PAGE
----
Cold Treatment

Cold treatment can be really useful after any foot and ankle injuries.  Ice can help reduce pain and swelling which can in turn speed up healing.  But did you know that if it is used incorrectly it can actually make things worse?  Here we will look at how to use ice safely and effectively to get the maximum benefit.

When you use ice, you cool down the soft tissues i.e. skin, muscles, ligaments, tendons etc.  This causes the blood vessels to constrict, known as vasoconstriction which reduces the blood flow to the area and therefore the bleeding into an area.  By reducing this blood flow, you reduce the amount of swelling.

Why Do You Want to Reduce Swelling?

The main reason is that reducing swelling usually reduces pain and improves how much movement you have.  Swelling occurs when there is extra fluid which takes up space which increases the pressure in the joint or muscle and in turn limits the amount of movement eg how much you can move your foot up and down.  This fluid also contains inflammatory chemicals which irritate the surrounding nerves and tissues causing pain.

When Should You Use Ice?

Cold Treatment is most effective the first few days following an injury or surgery but can be used longer term with persistent swelling.

How Should You Apply It?

You should never place ice directly on your skin as it can cause and ice burn.  Instead, either wrap ice in a tea towel or place it in a specially designed ice bag or you can use ice packs specially designed for treating injuries.

Wait 2 hours before reapplying cold therapy to allow the tissues to warm up again.  You can read this article on Ice Wraps to find out more about different ways to apply ice and find the one that will best suit you.

How Long Should You Apply Ice For?

The optimum time to use ice therapy for is approximately 10-15 minutes.  Any longer than this and you can cause an ice burn or the effect of the ice can actually be reversed – instead of blood vessels constricting they actually start to open up (vasodilatation) which increases the blood flow to the area, rather than reducing it.  This is known as the Hunting Effect.

Are There Any Times You Should Not Use Ice?

Yes, in some situations it is not advisable to use cold therapy.  Do not use ice if you have:

1) Decreased Sensation: as you may cause yourself an ice burn.
2) High Blood Pressure: the vasoconstrictive effect of ice can raise blood pressure.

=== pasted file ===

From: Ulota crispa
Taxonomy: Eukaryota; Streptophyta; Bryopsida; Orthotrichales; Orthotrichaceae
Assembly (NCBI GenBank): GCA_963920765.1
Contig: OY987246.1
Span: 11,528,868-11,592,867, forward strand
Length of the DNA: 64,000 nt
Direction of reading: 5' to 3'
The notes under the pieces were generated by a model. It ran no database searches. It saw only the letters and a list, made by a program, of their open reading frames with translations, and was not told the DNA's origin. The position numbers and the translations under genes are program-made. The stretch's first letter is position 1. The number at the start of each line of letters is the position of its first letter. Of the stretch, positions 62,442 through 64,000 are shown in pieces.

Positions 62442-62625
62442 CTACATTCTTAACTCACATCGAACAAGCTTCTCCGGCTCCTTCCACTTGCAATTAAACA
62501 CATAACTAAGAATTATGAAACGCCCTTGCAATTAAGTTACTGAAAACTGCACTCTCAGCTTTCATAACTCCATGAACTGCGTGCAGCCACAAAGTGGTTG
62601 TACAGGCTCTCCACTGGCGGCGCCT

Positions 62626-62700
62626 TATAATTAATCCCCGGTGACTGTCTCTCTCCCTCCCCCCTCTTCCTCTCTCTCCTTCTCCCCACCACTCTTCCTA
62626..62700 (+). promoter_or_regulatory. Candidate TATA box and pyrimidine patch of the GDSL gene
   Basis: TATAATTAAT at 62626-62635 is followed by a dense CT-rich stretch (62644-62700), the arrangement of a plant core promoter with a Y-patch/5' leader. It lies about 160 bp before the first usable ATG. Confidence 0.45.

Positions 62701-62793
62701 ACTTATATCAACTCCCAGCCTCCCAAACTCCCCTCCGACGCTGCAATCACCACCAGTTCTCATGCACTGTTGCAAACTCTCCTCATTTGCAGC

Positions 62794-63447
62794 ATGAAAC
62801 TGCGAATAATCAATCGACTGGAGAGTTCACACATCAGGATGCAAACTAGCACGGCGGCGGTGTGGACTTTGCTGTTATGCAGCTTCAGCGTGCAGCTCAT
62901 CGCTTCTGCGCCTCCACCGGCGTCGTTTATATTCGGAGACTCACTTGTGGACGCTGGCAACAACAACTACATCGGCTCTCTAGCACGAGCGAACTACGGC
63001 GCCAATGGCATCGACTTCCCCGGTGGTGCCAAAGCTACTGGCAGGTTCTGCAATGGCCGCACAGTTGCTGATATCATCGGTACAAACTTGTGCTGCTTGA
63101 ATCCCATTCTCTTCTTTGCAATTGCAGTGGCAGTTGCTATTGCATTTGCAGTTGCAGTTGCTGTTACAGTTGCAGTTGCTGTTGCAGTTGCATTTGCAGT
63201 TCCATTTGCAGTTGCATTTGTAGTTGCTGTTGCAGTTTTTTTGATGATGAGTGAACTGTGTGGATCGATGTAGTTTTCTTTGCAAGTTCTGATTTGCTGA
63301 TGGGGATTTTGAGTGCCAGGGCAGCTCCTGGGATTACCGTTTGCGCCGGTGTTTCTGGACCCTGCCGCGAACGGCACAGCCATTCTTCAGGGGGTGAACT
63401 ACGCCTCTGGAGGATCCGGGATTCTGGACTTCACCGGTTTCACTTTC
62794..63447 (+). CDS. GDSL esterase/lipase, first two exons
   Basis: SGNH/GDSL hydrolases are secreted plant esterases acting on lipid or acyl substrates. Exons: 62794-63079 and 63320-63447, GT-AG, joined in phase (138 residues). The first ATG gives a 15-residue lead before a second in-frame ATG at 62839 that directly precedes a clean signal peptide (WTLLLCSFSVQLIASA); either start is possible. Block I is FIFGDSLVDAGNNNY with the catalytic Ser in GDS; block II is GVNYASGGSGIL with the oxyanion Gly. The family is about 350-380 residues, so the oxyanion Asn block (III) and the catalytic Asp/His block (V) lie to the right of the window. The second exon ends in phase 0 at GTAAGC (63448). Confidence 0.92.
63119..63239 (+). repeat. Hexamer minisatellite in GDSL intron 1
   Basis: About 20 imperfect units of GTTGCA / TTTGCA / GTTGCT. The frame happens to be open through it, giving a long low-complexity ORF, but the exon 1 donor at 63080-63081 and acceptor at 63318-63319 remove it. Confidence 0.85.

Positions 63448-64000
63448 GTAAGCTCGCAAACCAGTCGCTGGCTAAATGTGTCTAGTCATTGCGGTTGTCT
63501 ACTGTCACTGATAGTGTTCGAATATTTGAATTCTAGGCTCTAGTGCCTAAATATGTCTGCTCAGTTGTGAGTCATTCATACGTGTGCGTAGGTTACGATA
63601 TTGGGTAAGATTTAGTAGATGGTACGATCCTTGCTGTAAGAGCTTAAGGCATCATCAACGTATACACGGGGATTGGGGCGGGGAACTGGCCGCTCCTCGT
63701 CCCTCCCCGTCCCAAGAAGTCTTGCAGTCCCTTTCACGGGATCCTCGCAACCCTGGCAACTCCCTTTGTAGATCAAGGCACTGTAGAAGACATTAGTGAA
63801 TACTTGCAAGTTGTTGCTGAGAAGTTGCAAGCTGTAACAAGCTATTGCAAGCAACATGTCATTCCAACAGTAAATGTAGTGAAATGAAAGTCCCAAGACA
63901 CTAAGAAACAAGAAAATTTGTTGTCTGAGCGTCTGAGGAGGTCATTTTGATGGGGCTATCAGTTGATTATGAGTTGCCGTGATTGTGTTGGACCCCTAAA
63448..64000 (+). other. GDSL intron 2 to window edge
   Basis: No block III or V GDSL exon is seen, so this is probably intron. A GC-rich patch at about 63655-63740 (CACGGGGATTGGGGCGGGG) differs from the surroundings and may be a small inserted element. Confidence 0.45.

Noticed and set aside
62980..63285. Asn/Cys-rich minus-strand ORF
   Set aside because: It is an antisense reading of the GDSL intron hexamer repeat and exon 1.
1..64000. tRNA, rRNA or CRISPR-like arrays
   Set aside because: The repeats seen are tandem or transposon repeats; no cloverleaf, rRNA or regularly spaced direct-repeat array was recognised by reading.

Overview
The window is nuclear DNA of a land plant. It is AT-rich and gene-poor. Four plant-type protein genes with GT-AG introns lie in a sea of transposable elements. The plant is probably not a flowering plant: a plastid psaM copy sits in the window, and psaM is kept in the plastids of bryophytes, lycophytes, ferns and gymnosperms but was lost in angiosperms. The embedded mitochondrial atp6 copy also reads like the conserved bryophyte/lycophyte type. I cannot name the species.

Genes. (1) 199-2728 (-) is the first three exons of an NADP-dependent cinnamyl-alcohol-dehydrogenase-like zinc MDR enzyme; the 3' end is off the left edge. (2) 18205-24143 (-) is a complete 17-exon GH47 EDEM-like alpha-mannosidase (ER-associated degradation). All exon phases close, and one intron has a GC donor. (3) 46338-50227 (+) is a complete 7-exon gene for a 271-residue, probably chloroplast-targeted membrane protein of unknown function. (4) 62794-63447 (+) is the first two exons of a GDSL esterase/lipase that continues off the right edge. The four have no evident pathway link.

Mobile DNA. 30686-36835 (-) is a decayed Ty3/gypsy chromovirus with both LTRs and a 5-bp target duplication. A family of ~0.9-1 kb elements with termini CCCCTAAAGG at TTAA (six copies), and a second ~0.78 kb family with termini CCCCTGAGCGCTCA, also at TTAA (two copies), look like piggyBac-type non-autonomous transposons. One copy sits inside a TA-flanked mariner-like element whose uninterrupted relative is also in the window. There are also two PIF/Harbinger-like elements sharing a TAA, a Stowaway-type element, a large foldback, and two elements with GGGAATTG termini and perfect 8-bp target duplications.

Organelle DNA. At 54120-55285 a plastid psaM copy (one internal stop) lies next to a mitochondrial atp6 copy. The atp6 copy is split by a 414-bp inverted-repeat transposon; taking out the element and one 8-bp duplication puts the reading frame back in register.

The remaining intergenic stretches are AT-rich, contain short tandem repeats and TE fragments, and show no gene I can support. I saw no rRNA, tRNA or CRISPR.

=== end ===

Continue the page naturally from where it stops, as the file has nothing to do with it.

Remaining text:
3) Heart Problems: If you have heart problems or decreased circulation such as peripheral vascular disease you should not use ice therapy
4) Open Wound: Do not place ice directly over an open wound
5) Raynaud's Disease: a rare disease affecting blood vessels
6) Age: The elderly and young children should not be treated with ice therapy

Always check with your doctor before commencing cold therapy.

What Else Can Help?

Cold treatment is a great way to relieve foot pain and swelling, but it works best when combined with other treatments as well such as exercises.  Visit the swollen foot treatment section for other simple ideas that may help. 

Also, if you need help working out what is causing your problem, visit the foot pain diagnosis section for loads of guidance.

Go to Treatment Guide or Homepage


New! Comments

Share your foot pain experiences with others, whether it be ideas, top tips, things that worked well for you, problems you've had, questions etc.......
FootPainExplored

See Also

Common Causes of Foot Pain

Diagnose Your Pain

Foot & Ankle Anatomy

Treatment Options for Foot Problems



Visitor Comments

"Thank you so much! Your website is a fountain of information! I was worrying about top of foot pain, and your suggestions for strengthening and stretching are helping immensely."
Retha, US

"Your info took me straight to the problem. Well described and clearly explained."
Rick, US

"Thanks for having these exercises available! I performed a few and they have helped tremendously with my foot pain."
Jennifer, UK

"Thank you for this information, it is very useful."
Seluleko, Zimbabwe

"Some really good suggestions and information"
Denise, US

"I have suffered these symptoms for over a year seen two doctors and a physio. None of them diagnosed this. Hope its not too late to put your advice into practice." Lezlee, UK

"Certainly it has helped me to understand and educate me on the issue."
Madhuri, India

"Very interesting! All good information. Tried a few stretches, already feels good."
Cindy, US

"3 days ago I thought I was going to need foot surgery. I NEVER thought that stretching my calf would relieve the excruciating pain at the top of my foot. Thank you!!"
Rich, US